After a nice dinner with my favorite local farmer friend I didn't think 10yds would go very far but our math seemed a little off after filling the raised bed, I quickly realized I needed to make more.

Lots of compost to move, got a wheelbarrow though !

A couple hard working weekends and I found a few bales of straw in the woods leftover from the goats to make one of the beds an easy build.

A late planting but we eventually started getting things planted by the second week of June.

All this work was done under the watchful eye of a feisty woodpecker family.

Called it good at three for a start but have since built another one that will house the garlic for my fall planting. Still have a good amount of compost as you can see in the pile tarped off in the driveway.

Flowers are starting to bloom and the landscape is coming alive all across our homestead.

Integrating a nice little grouping of herbs in with the perennial flower bed from the previous owners who built our house.

Soaking up the sun... now we need a fence before that deer herd finds our bounty !

Shed is cleaned up and tools are organized and are slowly being acquired.

After seeing a bounty of fungus and mosses all around our land and beyond in the miles of woods that abuts our homestead... Im finding myself in need of some foraging resources.

But I know for sure these are chanterelles and boy were they delicious !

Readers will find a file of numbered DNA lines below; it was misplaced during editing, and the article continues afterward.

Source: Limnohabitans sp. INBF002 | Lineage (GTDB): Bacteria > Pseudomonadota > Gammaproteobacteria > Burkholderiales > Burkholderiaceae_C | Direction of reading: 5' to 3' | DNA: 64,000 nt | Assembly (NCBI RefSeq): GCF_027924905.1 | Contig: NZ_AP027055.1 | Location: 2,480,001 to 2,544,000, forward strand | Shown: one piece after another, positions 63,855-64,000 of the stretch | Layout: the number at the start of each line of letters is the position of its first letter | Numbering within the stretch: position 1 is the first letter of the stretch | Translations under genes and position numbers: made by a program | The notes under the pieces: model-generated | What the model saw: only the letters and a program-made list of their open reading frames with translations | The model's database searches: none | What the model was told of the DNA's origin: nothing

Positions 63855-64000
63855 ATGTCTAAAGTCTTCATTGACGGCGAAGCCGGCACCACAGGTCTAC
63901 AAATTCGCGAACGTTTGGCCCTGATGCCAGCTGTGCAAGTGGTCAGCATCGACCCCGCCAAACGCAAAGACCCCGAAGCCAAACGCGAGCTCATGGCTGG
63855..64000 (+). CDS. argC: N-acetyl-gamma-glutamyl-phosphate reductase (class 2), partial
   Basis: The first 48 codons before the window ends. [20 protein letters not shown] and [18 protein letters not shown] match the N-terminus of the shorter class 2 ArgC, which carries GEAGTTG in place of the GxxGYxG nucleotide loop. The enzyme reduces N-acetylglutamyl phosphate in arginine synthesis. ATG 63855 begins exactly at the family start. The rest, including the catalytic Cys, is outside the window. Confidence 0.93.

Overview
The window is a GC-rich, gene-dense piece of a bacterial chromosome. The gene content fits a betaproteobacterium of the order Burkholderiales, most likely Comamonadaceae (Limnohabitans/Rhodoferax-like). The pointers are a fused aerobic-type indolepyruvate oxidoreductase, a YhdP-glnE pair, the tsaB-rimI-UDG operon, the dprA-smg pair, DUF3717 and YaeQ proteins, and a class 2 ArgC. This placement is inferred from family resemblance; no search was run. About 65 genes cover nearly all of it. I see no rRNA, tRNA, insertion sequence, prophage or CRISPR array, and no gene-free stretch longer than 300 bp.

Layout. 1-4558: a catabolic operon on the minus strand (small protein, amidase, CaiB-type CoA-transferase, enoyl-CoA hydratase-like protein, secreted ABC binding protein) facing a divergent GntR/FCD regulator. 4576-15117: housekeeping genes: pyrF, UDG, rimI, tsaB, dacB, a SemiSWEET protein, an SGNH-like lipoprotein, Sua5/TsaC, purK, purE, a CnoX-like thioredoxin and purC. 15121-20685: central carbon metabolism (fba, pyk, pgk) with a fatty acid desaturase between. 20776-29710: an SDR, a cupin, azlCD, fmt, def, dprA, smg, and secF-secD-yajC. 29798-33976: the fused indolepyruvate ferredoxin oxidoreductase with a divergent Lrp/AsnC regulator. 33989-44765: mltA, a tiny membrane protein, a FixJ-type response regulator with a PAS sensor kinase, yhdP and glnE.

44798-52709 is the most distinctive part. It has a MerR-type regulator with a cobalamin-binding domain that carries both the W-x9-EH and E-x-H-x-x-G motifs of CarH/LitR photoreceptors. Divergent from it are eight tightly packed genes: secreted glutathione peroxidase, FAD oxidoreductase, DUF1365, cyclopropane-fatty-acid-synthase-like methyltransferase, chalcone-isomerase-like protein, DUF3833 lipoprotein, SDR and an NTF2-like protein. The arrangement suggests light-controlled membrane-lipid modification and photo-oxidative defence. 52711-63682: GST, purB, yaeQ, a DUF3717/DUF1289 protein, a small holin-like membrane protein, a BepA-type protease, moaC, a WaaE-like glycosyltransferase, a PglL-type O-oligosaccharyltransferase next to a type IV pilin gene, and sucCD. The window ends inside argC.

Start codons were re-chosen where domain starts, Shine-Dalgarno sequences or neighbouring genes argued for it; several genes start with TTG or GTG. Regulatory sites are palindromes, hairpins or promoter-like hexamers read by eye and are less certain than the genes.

Amanita Muscaria

Fence is built ! I used a temporary t-post design to ward off the deer but plan on a more permanent cedar post fence once we come up with a solid plan of where the future livestock will be located and more raised beds will be built. 

Trying to do everything as inexpensive as possible so made a gate that seems to be working just fine !

Summer is now in full swing as you can see from this sunflower !

Things have also gotten a bit out of control and Im seriously considering a greenhouse for next year to separate the tomatoes as they have gotten a bit out of hand even pruning them once a week or so !

The cages proved to not do a whole lot once they got 6 feet tall and a good thunderstorm gave them quite the lean and pulled the cages with them.

Definitely the best cabbages we have grown to date.

Eggplant, cukes, chard and peppers are doing very well in this bed as well !

Some of the summers bounty so far... finally after weeks of just picking what we needed for dinner we had to just pull a BIG harvest and stock the fridge.

Such perfect produce ! So excited that the season has gone so well considering the late planting.

Stashing some fresh greens into some freezer bags for some summer memories when the cold weather comes back.

Gonna do some cellar stocking soon and hope to start posting projects more frequently as to not have an epic post like this once every six months... 

Stay tuned for more from the Localrootz Homestead.